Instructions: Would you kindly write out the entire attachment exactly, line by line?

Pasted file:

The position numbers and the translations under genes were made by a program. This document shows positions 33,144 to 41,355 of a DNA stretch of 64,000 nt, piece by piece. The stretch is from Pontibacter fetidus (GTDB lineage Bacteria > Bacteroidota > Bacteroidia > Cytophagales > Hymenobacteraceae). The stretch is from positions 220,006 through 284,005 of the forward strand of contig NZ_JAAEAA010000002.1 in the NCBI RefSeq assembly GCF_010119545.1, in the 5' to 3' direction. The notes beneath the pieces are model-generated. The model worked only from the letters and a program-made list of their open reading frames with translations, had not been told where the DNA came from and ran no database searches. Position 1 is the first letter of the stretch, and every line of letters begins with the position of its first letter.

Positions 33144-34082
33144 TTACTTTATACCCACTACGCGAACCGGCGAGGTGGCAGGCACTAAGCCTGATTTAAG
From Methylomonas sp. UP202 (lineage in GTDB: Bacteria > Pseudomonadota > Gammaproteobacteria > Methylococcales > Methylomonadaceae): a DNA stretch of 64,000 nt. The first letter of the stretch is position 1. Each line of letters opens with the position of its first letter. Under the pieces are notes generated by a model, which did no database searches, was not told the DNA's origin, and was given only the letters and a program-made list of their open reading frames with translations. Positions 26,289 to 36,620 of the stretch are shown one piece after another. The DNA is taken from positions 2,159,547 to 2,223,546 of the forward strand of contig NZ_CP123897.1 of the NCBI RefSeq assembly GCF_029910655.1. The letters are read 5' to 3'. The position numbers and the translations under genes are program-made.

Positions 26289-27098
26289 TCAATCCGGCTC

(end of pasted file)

The position numbers and the translations under genes were made by a program. This document shows positions 33,144 to 41,355 of a DNA stretch of 64,000 nt, piece by piece. The stretch is from Pontibacter fetidus (GTDB lineage Bacteria > Bacteroidota > Bacteroidia > Cytophagales > Hymenobacteraceae). The stretch is from positions 220,006 through 284,005 of the forward strand of contig NZ_JAAEAA010000002.1 in the NCBI RefSeq assembly GCF_010119545.1, in the 5' to 3' direction. The notes beneath the pieces are model-generated. The model worked only from the letters and a program-made list of their open reading frames with translations, had not been told where the DNA came from and ran no database searches. Position 1 is the first letter of the stretch, and every line of letters begins with the position of its first letter.

Positions 33144-34082
33144 TTACTTTATACCCACTACGCGAACCGGCGAGGTGGCAGGCACTAAGCCTGATTTAAG
From Methylomonas sp. UP202 (lineage in GTDB: Bacteria > Pseudomonadota > Gammaproteobacteria > Methylococcales > Methylomonadaceae): a DNA stretch of 64,000 nt. The first letter of the stretch is position 1. Each line of letters opens with the position of its first letter. Under the pieces are notes generated by a model, which did no database searches, was not told the DNA's origin, and was given only the letters and a program-made list of their open reading frames with translations. Positions 26,289 to 36,620 of the stretch are shown one piece after another. The DNA is taken from positions 2,159,547 to 2,223,546 of the forward strand of contig NZ_CP123897.1 of the NCBI RefSeq assembly GCF_029910655.1. The letters are read 5' to 3'. The position numbers and the translations under genes are program-made.

Positions 26289-27098
26289 TCAATCCGGCTC